17 May 2013

Followup on Legitimate Developments of the Vocation to Consecrated Virginity

[[Dear Sister O'Neal, thank you for answering my last question. You have written that one indication the vocation to consecrated virginity lived in the world is secular is that the Church does not make candidates for the consecration to live anything other than secular lives as they discern or prepare for consecration. Some are arguing that the vocation is growing into a kind of maturity and that by requiring changes in this they are just arguing for a more radical form of the life --- something that should have been required all along. I think someone asked you if some CV's wanted to live a more radical form of the life then why shouldn't they be able to? Could you comment on these two things together?]]

Thanks for your questions. The post you are referring to where someone asked me about developments of the life is either  Notes From Stillsong Hermitage: Radical Secularity?, or Notes From Stillsong Hermitage: Minimized Secularity, A Legitimate Development? In those I think I answer the question about legitimate developments and non-legitimate developments as well as what constitutes radicality in ANY vocation. What is critical to remember is first, that there have, in the main, been two forms of the vocation, one religious and one secular. The secular form (which was the initial form of the vocation) died out in the 12th Century and was wholly supplanted by the religious (cloistered monastic) form of the life. What canon 604 does is recover a valuable and consecrated secular vocation that had been entirely lost nine centuries ago. Secondly, we must remember that all vocations call one to follow Christ with one's whole self or wholeheartedly. Religious poverty is not necessarily more radical than the poverty embraced by a parent who sacrifices to give her child a college education or the advantages which lead to that, for instance.  These are different kinds of poverty, different expressions of it, but one is not necessarily more radical than the other. Other posts that speak to the radical nature of this secular vocation are, Notes From Stillsong Hermitage: Followup to "Radical Secularity?", and Notes From Stillsong Hermitage: Eschatological Secularity and CV's living in the World.

Given these and other posts I think we have to say that Canon 604 calls for a radical secularity lived in whole-hearted discipleship to Christ. As I noted in earlier posts, a vocation does not become more radical by changing its very nature. Thus, a more radical vocation to eschatological secularity does not become more radical by diminishing the element of secularity. Only by making it a more whole-hearted response to the One who issues the call does it become more radical. Both elements, the eschatological and the secular must be deepened and made whole-hearted in this response. Thus, one's life of prayer needs to grow and mature so that God is more and more sovereign in one's life, but so also does one's life of service to others --- something which is extended at least in part by one's life amongst and work with them. Also, in regard to c 604 we have to be very cautious in suggesting that some CV's,  by the very fact that they lived secular vocations, have not been living radically enough, especially if that suggestion is linked to notions that "younger CV's" are recovering the radical nature of the vocation while "older vocations" failed to live it. (I mention this because I have heard this argument made by some CV's and it sounds like it may be implicit in your question. My apologies if it is not.) This is simply not true and the Church's own documents and liturgy stresses the profoundly secular (but not secularist) nature of the vocation.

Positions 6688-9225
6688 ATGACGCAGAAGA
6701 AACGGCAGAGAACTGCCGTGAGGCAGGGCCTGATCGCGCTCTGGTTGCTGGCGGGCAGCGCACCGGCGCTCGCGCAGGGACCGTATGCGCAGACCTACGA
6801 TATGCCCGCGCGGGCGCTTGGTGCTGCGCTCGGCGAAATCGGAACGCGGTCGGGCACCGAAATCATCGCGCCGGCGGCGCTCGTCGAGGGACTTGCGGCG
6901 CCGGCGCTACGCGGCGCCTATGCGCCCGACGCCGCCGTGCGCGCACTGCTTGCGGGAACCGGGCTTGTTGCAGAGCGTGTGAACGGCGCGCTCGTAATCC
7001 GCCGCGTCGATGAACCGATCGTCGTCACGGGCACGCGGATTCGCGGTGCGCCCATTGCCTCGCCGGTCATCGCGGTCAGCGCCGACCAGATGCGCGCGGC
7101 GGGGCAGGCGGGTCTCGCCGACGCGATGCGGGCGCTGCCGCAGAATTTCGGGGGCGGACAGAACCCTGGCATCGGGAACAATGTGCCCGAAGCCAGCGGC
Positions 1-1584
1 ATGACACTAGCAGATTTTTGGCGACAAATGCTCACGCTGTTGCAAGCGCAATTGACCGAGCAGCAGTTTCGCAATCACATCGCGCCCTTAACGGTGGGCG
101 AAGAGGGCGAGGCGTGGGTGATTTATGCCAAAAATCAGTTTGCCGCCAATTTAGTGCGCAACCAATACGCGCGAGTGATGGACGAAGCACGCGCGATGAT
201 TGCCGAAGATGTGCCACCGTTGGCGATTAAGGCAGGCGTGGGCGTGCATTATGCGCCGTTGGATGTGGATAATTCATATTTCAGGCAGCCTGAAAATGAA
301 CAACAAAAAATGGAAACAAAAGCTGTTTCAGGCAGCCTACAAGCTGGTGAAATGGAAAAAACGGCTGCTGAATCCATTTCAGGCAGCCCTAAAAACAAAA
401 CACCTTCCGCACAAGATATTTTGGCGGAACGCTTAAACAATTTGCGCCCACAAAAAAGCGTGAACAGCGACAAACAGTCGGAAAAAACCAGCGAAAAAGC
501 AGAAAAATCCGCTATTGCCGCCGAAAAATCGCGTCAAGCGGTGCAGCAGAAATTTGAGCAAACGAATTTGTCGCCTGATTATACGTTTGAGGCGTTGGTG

It is, of course, perfectly understandable then that CV's will try to live more and more radical lives of prayer and service in response to God and the needs of God's people. Faith leads to faith; deep calls to deep. Conversion is part of every vocation.  They might well choose to pray the LOH (more hours than the recommended Morning and Evening Prayer --- Night Prayer is a logical addition) especially since this is not the prayer only of Religious, but instead is the official prayer of the entire Church; they should already be building in time for contemplative or quiet prayer (what person of prayer does not?). But beyond this it seems to me the Church has been wise in not specifying other requirements, especially those which could be mistaken for the commitments of Religious which separate from the world or mitigate the secularity of the vocation. Any other tailoring of an individual CV's life of prayer (or service) should probably be left up to the virgin and her spiritual director; the Church has largely done this just as she has consecrated women living secular lives rather than Religious ones.

I hope this is helpful. If the links don't provide what you are looking for, please get back to me and try putting your question another way.